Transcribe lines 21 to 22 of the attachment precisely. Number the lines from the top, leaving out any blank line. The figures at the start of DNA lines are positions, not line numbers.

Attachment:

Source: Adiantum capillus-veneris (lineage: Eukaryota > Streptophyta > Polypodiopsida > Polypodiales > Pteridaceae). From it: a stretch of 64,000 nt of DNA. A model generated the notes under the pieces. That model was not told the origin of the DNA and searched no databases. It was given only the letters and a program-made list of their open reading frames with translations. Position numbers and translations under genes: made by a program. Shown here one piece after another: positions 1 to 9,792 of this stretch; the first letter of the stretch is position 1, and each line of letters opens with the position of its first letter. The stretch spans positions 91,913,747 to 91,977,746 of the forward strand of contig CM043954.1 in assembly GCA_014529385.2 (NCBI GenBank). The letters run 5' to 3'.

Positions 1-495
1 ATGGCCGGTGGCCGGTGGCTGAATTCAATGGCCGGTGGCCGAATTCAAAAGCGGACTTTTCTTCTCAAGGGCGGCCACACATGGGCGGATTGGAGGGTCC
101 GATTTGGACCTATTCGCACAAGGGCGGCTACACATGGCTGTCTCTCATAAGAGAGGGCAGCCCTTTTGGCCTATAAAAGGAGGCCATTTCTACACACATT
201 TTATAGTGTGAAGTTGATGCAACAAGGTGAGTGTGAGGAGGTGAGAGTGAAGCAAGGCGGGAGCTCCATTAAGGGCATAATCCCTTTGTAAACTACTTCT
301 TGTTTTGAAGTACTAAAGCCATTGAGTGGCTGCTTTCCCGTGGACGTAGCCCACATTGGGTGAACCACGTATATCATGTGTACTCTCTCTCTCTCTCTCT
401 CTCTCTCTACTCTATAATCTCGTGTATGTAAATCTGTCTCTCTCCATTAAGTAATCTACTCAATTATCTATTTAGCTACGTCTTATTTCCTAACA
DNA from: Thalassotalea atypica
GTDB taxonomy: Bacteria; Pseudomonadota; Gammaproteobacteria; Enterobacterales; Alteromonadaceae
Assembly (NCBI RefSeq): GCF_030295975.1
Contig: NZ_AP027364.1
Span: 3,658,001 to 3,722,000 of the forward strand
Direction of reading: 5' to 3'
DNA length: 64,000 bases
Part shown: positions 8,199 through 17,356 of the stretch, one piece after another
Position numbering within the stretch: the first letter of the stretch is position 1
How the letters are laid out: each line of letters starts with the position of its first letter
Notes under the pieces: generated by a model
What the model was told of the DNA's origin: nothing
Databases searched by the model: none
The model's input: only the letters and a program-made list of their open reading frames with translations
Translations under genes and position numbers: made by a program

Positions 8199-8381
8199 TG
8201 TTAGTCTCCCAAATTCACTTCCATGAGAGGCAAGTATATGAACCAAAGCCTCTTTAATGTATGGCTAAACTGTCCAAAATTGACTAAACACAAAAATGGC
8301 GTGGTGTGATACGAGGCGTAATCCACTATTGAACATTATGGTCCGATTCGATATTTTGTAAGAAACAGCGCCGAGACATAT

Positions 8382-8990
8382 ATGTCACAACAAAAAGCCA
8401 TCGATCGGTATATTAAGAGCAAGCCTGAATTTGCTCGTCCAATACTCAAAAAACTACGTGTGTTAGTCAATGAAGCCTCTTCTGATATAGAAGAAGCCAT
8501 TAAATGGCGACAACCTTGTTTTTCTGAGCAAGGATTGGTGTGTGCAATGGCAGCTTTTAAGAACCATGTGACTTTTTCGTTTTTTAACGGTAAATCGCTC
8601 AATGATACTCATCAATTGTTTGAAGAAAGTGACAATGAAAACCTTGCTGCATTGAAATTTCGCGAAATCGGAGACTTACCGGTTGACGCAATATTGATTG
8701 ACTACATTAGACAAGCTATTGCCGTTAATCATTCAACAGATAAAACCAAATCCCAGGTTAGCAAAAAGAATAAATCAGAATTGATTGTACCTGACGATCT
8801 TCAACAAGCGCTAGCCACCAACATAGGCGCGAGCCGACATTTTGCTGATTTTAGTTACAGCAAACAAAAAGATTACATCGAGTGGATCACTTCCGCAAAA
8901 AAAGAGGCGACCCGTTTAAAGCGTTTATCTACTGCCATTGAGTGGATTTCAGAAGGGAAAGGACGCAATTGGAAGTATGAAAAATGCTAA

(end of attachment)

The model's input: only the letters and a program-made list of their open reading frames with translations
Translations under genes and position numbers: made by a program